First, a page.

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Prosecutor: Evidence at murder trial will be 'gruesome'

Investigators examine a Hickory Street, Central Islip house

Investigators examine a Hickory Street, Central Islip house where three bodies were found by crew responding to a fire. The two women and a man had been shot to death, one of them also strangled with an electrical cord, authorities say. (Aug. 11, 2009) Credit: James Carbone

The crime scene at the back of a Central Islip house was uncommonly gory when it was discovered more than three years ago and the trial about to begin in the case will reflect that, a Suffolk prosecutor warned potential jurors.

Jury selection for Hasan Vaughan and Thomas Singletary, both 36 and from Central Islip, has taken a month so far. They are charged with first-degree murder, accused of torturing and killing three people in August 2009 and then burning down the house with two small children still inside. The children escaped and are expected to testify. The defendants could face life without parole if convicted.

"The evidence in this case is going to be gruesome," Assistant District Attorney Robert Biancavilla told potential jurors. "There's no sugarcoating it. Three people were shot. They were stabbed. They were strangled. And then they were lit on fire."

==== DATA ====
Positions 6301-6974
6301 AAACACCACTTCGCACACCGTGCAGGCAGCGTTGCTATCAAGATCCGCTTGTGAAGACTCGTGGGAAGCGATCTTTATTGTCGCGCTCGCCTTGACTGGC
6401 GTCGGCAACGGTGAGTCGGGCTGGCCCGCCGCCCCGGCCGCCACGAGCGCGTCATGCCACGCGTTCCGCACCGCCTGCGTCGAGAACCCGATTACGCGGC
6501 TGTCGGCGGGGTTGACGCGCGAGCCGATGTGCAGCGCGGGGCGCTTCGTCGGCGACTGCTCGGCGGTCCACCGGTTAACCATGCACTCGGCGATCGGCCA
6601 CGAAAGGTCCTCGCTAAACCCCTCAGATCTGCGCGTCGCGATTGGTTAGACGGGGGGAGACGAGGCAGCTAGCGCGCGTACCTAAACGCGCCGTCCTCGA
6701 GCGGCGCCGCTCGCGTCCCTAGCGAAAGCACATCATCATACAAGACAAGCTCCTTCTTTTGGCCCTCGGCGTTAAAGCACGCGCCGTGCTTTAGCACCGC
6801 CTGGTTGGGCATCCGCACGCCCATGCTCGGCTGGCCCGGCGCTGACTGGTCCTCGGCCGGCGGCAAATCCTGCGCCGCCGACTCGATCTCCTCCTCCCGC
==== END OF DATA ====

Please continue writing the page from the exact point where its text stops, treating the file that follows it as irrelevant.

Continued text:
Besides the nature of the case, jury selection is taking so long because Suffolk County Court Judge James Hudson ruled that each defendant should have a separate jury.

Vaughan and Singletary, friends with extensive criminal records, went to the house on Hickory Street after Vaughan's money, heroin and laptop computer were stolen from his apartment, according to court papers.

Vaughan's girlfriend, Katrice Daniels, 31, lived at the house. Also there were her sister, Mykier Daniels, 28, and her boyfriend, Louis Calixto Jr., 19. Vaughan believed -- correctly, Biancavilla said -- that they were involved in the theft.

Mykier Daniels' children, ages 2 and 6, were in the living room during the ordeal.

"There was evidence that she was begging for her children's lives during this," Biancavilla said.

Nevertheless, he said the two men splashed gasoline in the house, set it on fire and fled. Both defendants suffered burns, and their DNA was recovered from the crime scene.

One of the things on the stolen laptop was a novel Vaughan wrote that described drug deals and retaliatory murders, Vaughan's attorney, William Keahon of Hauppauge, said in court. It's not clear whether the novel will be evidence at the trial.

The attorneys for both men have suggested the other guy could have done it.

Shortly before jury selection began, Keahon warned court officers not to have Singletary sit next to him at the defense table. "I'm going to be attacking him," he said.

Until Hudson agreed to give both defendants separate juries, Keahon promised that he would act as an extra prosecutor for Singletary.

"Mr. Vaughan is not guilty of any of these charges, and I intend to prove it," Keahon said in an interview. "I intend to prove it in the courtroom, and not in the newspaper."

Singletary's attorney, Daniel Russo of Westhampton, said that unlike Vaughan, his client "has absolutely no motive to commit these crimes."

Singletary was on the verge of cleaning up his life and even reported for substance abuse rehabilitation the day after the slayings, Russo said.

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